Concealed Carry is now the law in Illinois. Recent news articles have reported that some 5000 Conceal Carry permits have been approved and mailed to new permit holders.
As an attorney, I wanted to share my opinion with you in a simple question and answer format. See also, the important disclaimer at the end of this article.
Question: As a landlord, can I prohibit my tenants from keeping firearms in their apartment?
Answer: No. The United States Supreme Court has consistently maintained that the Second Amendment to the United States Constitution gives citizens the right to keep a firearm in their home. Further, the Illinois Concealed Carry Act now gives Conceal Carry permit holders the right to carry firearms outside of the home. Put the two of these together, and I believe that the tenant with a Concealed Carry permit also has a lawful right to carry that firearm from his car directly to his apartment, and from his apartment directly to his car. Same thing goes for a Concealed Carry permit holder entering or leaving the building on foot: directly from the entrance to the apartment, and directly from the apartment to the exit. I believe that any attempt by a landlord to interfere with these scenarios would be unenforceable.
Question: As a landlord, can I prohibit my tenants from carrying firearms in common areas of the building, such as a laundry room, party room, swimming pool or health club?
Answer: Yes, so long as it does not does not interfere with it does not interfere with the right of the tenant to carry directly to and from his apartment, as discussed in the answer to the previous question. And any prohibition would need to be specific to a particular place (e.g. the laundry room, etc.) and not to a particular person.
Question: As a landlord, can I carry a gun while going about my business as a landlord, doing such things as collecting rents, showing apartments, and tending to repairs?
Answer: Yes, if you have a Conceal Carry License.
Question: As a landlord, can I prohibit firearms from a Leasing Office or Management Office, whether on-site or off-site?
Answer: Yes, you could if you wanted to.
Question: As a landlord, can I prohibit firearms from being carried into a vacant apartment, or model apartment, that is being offered for rent?
Answer: Yes, you could if you wanted to. But you would also want make clear to any potential renters that this prohibition would no longer apply once they, or anyone else, was using the apartment as their personal residence.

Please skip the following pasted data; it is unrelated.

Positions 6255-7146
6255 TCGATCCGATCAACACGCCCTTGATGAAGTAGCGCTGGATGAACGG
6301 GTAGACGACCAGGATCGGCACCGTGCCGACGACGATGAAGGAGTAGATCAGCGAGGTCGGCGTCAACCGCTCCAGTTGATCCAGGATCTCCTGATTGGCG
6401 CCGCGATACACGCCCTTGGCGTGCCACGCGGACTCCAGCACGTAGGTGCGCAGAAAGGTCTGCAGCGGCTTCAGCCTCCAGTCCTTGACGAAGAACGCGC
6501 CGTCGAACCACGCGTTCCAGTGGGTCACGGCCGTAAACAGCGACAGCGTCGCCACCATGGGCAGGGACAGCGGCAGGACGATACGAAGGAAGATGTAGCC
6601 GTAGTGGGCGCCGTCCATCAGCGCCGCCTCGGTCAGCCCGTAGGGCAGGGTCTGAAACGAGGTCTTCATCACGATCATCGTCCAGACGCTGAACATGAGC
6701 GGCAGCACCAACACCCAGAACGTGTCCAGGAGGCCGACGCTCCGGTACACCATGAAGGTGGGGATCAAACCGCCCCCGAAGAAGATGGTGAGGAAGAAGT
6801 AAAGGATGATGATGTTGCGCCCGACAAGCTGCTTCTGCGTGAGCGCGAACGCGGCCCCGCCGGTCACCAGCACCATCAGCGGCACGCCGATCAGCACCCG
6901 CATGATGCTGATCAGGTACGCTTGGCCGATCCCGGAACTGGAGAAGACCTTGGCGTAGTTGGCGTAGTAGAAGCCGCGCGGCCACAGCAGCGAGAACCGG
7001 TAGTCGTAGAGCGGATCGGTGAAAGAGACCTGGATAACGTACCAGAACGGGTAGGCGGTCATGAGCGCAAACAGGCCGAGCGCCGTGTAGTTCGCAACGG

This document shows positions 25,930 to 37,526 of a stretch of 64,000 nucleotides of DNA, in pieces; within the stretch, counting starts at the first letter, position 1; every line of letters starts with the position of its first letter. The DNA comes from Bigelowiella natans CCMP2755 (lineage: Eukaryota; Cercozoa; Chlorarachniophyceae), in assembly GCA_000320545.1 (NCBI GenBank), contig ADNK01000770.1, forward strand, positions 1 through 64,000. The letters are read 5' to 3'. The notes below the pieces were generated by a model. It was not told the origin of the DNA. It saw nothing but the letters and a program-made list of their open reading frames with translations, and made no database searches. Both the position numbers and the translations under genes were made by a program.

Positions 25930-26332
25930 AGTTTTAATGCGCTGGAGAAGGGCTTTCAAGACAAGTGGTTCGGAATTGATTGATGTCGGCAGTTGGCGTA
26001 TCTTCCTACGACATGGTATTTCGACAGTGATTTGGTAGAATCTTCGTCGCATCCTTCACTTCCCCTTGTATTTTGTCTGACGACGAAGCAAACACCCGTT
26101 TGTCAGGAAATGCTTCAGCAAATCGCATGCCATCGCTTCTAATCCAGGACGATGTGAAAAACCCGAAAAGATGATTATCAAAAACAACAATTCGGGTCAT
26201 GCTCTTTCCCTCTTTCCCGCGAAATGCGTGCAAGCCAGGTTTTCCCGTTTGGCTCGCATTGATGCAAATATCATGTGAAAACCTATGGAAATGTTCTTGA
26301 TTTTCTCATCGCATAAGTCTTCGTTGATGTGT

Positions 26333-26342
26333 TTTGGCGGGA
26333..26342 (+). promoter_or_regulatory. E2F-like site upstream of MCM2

Question: As the landlord, can I allow some tenants to have firearms, but not others?
Answer: Don’t even go there. Conceivably, it might be possible to articulate some type of class, condition, or standard, but if the party denied was a protected party under the Fair Housing laws, this is almost a guaranteed invitation to be sued under the Fair Housing laws. If you went the other route and merely said (for example) that I don’t want a particular person (I’ll call him Joe) to be able to carry firearms (because "everybody knows" Joe is a troublemaker), this route is fraught with trouble as well. Joe will claim that he applied for, and was issued, a Concealed Carry permit, so therefore the State of Illinois found him qualified to concealed carry. So just exactly who are you and what is your basis from denying Joe his right? You wouldn’t want to have to explain that one to a Judge.
Question: As the landlord, could I deny an application of an otherwise qualified applicant to rent one of my apartments strictly on the basis that the applicant has been issued a Concealed Carry Permit?
Answer: No. The mere fact that someone is a Concealed Carry permit holder is not, in and of itself, a valid reason to deny a rental application.
Question: What about condominium associations?
Answer: In my opinion, you could go through all the questions and answers above, and substitute "condominium association" for "landlord" and the answers would all be the same.
In conclusion, let’s keep the big picture in mind: 49 other states have had Concealed Carry for a long time, largely without any problems. Law-abiding citizens with guns do not cause problems; criminals with guns cause problems.
Disclaimer: This newsletter is only intended as a general discussion of a current topic. It is not intended as specific advice to any specific individual, including you or anyone else you may forward this email to. It is not intended to start, or further, any type of attorney-client relationship. If you need specific advice for a specific situation, you should consult a qualified attorney. The information contained in this newsletter is believed to be correct at the time it was written, but laws can and do change. All citations to legal authority were intentionally omitted in the interest of brevity. If you have read this far into a disclaimer, you are either a lawyer or an insomniac. In either case, you are hereby advised that pursuant to the Illinois Rules of Professional Conduct, this newsletter is Advertising Material.
Reposted with permission from the author, Bruce Theobold of Lakefront Realty Group in Chicago.